By BRIAN HAWKINS
Though banned by the U.S. Food and Drug Administration this week, alcoholic energy drinks have been a problem for local law enforcement officers for awhile.
The FDA on Wednesday issued warnings to four makers of the energy drinks — including those of popular brands Four Loko and Joose — stating that the level of caffeine in the beverages is considered an unsafe food additive and creates a public health concern.
The amount of caffeine in the drinks masks the effects of the alcohol consumed, the FDA stated, giving the manufacturers 15 days to explain how to defend the drinks as safe or risk having them removed from the market. The Federal Trade Commission joined the FDA in condemning the drinks, warning that the marketing and sale of them may be considered a deceptive practice.
But for Starkville police and other local law enforcement agencies, the drinks are not a new problem.
Though the specific brands with alcohol are fairly new, many local bar patrons — including Mississippi State students — have been combining energy drinks such as Red Bull with vodka and other liquors for a few years, officials say.
“The mixing of Red Bull and vodka has been around for years,” said Starkville Police Department Chief David Lindley.
“Whether its Red Bull being used in a mixed drink or it’s an alcoholic energy drink in a can, the caffeine in them allows the consumer to believe they are at as affected by the alcohol as they really are In effect, what you have is a wide-awake drunk,” Lindley said.
The alcoholic energy drinks, when being manufactured, see caffeine and other stimulants like guarana added and packaged in 23.5-ounce cans resembling regular energy drinks with flavors like fruit punch, lemonade and watermelon.
Depending on regulations in specific states, however, the energy drinks with alcohol may contain the alcoholic equivalent of five to six beers and the caffeine equivalent of four or five 12-ounce soft drinks in one can.
In Mississippi, the legal alcohol content in one can of such an energy drink is only 6 percent, but the actions of the FDA and FTC still apply in full force, said Attorney General Jim Hood in a statement late Wednesday applauding the federal agencies’ move.
“By trading on the popularity of non-alcoholic energy drinks, alcoholic energy drinks attract young people who wrongly believe that the caffeine will offset the intoxicating effects of the alcohol,” said Hood.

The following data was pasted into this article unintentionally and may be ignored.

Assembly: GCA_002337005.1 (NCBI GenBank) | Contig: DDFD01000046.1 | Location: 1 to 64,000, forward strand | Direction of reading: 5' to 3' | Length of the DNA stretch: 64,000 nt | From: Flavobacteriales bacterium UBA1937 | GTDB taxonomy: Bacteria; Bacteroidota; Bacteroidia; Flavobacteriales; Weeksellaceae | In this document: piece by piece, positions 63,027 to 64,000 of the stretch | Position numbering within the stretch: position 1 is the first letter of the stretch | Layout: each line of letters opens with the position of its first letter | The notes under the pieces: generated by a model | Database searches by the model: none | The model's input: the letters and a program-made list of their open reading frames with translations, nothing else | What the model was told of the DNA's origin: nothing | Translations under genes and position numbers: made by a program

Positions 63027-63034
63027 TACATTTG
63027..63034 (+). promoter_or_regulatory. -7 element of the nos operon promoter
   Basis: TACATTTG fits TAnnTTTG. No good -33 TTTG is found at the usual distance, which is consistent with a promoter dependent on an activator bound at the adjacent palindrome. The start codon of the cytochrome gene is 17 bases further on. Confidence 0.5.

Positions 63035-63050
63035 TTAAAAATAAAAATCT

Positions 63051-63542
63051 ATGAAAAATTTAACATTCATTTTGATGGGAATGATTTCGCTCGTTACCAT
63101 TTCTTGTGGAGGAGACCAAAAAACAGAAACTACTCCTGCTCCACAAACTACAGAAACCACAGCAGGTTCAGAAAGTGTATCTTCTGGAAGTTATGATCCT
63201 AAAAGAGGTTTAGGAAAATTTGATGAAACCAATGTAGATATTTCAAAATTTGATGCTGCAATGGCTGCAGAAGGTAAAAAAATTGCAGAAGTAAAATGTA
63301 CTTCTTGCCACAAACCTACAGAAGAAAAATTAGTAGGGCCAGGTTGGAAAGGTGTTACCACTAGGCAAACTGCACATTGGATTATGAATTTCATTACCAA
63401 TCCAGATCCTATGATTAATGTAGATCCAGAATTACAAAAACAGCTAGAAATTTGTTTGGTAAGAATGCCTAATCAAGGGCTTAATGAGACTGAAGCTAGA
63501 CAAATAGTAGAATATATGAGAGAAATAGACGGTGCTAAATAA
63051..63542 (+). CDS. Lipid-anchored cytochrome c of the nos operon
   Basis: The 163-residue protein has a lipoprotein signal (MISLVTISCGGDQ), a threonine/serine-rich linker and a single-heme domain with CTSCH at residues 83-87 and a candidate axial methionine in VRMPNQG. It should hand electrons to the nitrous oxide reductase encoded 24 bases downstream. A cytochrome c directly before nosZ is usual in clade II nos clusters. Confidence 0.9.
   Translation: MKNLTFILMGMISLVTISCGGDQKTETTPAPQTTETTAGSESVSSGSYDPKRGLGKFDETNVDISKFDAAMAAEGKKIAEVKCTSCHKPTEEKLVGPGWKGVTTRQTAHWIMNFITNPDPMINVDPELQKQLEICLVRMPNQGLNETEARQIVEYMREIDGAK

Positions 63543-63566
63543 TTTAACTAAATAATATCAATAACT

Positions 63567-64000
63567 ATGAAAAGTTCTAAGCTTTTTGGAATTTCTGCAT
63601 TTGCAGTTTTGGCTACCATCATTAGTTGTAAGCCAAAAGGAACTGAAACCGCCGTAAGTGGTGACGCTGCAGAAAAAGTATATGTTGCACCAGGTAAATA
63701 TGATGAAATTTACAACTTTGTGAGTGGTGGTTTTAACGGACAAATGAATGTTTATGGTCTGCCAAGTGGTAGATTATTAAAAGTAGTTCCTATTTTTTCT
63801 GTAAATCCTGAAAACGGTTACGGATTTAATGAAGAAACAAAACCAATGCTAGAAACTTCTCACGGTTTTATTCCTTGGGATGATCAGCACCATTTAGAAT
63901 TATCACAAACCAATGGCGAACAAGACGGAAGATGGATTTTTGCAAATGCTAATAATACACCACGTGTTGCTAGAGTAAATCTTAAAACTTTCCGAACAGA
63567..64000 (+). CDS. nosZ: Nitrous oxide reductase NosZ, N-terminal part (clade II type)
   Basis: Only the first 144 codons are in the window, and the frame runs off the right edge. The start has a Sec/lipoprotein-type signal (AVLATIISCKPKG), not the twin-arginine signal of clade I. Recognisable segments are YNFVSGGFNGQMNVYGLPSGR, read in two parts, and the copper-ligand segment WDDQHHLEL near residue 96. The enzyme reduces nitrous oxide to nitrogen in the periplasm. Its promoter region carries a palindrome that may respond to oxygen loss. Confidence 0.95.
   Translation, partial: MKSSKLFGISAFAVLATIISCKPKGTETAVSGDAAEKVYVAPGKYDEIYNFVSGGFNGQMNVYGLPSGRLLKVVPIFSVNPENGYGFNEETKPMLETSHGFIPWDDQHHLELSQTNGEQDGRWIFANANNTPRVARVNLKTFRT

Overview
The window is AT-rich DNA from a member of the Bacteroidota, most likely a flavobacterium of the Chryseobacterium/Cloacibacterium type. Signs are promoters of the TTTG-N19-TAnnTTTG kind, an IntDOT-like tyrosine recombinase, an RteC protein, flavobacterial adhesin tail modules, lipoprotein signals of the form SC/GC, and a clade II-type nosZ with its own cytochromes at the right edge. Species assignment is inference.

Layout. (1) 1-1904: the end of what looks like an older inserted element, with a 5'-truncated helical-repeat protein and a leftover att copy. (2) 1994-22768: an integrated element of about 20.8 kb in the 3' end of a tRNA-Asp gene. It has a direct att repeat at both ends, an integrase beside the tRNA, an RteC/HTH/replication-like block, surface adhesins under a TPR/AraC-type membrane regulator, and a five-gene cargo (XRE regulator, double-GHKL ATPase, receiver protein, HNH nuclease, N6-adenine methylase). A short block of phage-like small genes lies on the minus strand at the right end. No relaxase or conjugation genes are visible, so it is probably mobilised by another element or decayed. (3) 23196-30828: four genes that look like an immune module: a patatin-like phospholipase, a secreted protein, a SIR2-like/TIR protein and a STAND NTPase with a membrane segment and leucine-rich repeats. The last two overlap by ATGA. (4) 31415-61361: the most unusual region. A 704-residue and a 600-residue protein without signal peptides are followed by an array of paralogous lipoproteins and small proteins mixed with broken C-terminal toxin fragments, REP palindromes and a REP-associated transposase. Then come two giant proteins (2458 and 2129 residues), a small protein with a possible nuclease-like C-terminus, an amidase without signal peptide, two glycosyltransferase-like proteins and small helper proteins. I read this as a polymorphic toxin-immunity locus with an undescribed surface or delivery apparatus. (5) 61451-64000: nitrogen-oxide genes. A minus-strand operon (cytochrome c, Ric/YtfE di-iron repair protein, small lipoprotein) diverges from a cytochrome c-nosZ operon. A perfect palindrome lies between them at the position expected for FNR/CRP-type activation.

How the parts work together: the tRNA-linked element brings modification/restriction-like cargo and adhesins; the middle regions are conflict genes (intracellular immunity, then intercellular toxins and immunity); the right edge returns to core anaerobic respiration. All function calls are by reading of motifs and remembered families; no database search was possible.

“These beliefs are fueled by aggressive youth-targeted marketing campaigns on social networking websites and college campuses that promote excessive drinking and enhanced abilities.”
Hood’s statement rings true with police officers.
SPD Sgt. Landon Stamps, who previously served as one of the city’s DUI enforcement officers, recalled an incident in which he had encountered a drunk underage college student and watched her try to hide a can of an alcoholic energy drink as she got of the car.
“She set it down by the tire of the vehicle and looked as if she didn’t know it was there,” Stamps said. “She later said the reason she had been drinking it was because it looked like an energy drink more than a beer and thought she could pull that off.”
But when the “buzz” from the caffeine and other stimulants in the alcoholic energy drinks wear off, the real problems begin for the drinker, Lindley said.
“When the caffeine is eliminated from the body quicker than the alcohol, it brings about a blackout effect. The individual passes out from the amount of alcohol in his or her system,” Lindley said. “That’s when there can be real danger.”
Hood says reports of problems from the consumption of alcoholic energy drinks among young adults and teenagers have increasd.
“Unfortunately, with increased consumption of these beverages among teens and college students, reports of alcohol poisoning, serious injury — including sexual assault — and hospitalizations have become all too common,” Hood said. “Over the past few months we have heard reports of teens or college students serious injuring themselves or others after consuming alcoholic energy drinks.”
Previous efforts by state attorneys general around the nation resulted in two leading manufacturers — Anheuser-Busch and MillerCoors Brewing Co. — agreeing to cease making caffeinated alcoholic beverages completely in 2008.